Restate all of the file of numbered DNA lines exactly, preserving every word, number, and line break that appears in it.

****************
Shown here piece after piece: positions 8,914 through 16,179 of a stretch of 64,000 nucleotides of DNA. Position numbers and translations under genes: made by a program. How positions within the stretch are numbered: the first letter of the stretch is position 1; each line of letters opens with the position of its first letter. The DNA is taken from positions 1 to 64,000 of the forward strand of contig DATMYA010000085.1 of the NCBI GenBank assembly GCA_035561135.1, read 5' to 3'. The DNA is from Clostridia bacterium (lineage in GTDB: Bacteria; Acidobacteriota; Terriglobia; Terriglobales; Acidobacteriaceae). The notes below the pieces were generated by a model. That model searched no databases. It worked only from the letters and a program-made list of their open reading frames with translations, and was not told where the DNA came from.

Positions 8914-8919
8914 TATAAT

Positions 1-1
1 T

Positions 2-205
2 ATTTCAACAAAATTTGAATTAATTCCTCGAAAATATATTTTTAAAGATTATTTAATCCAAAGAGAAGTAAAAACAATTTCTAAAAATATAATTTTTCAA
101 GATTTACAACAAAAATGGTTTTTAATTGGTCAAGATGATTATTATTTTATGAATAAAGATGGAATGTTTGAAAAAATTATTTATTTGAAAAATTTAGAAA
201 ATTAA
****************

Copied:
Shown here piece after piece: positions 8,914 through 16,179 of a stretch of 64,000 nucleotides of DNA. Position numbers and translations under genes: made by a program. How positions within the stretch are numbered: the first letter of the stretch is position 1; each line of letters opens with the position of its first letter. The DNA is taken from positions 1 to 64,000 of the forward strand of contig DATMYA010000085.1 of the NCBI GenBank assembly GCA_035561135.1, read 5' to 3'. The DNA is from Clostridia bacterium (lineage in GTDB: Bacteria; Acidobacteriota; Terriglobia; Terriglobales; Acidobacteriaceae). The notes below the pieces were generated by a model. That model searched no databases. It worked only from the letters and a program-made list of their open reading frames with translations, and was not told where the DNA came from.

Positions 8914-8919
8914 TATAAT

Positions 1-1
1 T

Positions 2-205
2 ATTTCAACAAAATTTGAATTAATTCCTCGAAAATATATTTTTAAAGATTATTTAATCCAAAGAGAAGTAAAAACAATTTCTAAAAATATAATTTTTCAA
101 GATTTACAACAAAAATGGTTTTTAATTGGTCAAGATGATTATTATTTTATGAATAAAGATGGAATGTTTGAAAAAATTATTTATTTGAAAAATTTAGAAA
201 ATTAA